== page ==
The board overseeing the Los Angeles Department of Water and Power on Tuesday approved higher water rates meant to incentivize conservation.
The DWP's new rates follow a sliding scale of increases, depending on how much water a customer uses.
Those who use the least, pay the smallest increase — less than 60 cents a month in the first year. Similar increases would be added each year. By the end of five years, water-wise customers would pay about $3 more per month.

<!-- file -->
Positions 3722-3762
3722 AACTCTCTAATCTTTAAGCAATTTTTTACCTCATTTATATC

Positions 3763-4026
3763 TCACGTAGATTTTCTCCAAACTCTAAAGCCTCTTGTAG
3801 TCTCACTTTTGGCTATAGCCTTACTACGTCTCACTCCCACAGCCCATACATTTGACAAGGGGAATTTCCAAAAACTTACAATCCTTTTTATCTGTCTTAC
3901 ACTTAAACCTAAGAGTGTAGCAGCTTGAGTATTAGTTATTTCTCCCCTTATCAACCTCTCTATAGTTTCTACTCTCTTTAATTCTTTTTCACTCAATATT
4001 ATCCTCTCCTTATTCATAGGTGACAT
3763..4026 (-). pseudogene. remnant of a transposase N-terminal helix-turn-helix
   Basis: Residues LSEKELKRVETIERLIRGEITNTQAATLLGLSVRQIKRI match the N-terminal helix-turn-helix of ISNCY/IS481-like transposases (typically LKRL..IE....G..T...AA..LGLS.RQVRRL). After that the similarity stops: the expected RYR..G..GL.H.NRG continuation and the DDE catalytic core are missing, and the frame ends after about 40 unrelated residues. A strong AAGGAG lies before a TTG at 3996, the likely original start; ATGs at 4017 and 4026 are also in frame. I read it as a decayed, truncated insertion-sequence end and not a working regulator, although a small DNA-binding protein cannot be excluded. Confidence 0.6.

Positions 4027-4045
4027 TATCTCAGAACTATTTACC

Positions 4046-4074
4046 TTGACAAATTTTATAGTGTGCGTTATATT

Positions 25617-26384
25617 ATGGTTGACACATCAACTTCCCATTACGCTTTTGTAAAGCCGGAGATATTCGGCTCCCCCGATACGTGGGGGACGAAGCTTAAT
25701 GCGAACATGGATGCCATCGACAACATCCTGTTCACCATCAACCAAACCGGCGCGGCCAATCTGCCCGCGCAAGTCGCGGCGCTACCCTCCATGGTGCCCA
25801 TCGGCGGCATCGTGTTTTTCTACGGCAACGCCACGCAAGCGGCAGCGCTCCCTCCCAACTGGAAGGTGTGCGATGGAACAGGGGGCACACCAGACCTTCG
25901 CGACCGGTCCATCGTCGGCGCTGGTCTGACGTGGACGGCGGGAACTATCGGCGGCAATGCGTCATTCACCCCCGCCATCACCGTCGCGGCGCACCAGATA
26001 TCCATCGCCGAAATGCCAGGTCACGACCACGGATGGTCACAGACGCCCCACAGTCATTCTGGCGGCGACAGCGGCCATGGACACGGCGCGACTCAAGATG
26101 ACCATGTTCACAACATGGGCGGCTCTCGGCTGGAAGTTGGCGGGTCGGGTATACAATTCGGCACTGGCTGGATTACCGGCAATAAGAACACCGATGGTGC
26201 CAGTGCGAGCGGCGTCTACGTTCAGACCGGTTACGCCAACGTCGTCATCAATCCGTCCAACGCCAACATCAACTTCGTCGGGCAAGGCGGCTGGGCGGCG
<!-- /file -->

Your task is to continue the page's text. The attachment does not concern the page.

Typical water users would see a $12-per-month increase by the end of five years. About $50 more would be added to the monthly bills of the heaviest water users by 2020.
City officials said the increases will bring $330 million in new annual revenue that can be used to fix the city's deteriorating pipes.
"The risk of not passing this increase is substantially greater than any risk of passing it," said board president Mel Levine in a prepared statement.
The new water rates don't kick in until the City Council also votes its approval, but expect them to show up in your bill by about April.
Electricity rates are also slated for an increase. But the Independent Ratepayer Advocate had not yet submitted its report on those proposed rates, so the DWP board decided to wait. They will probably come up in January.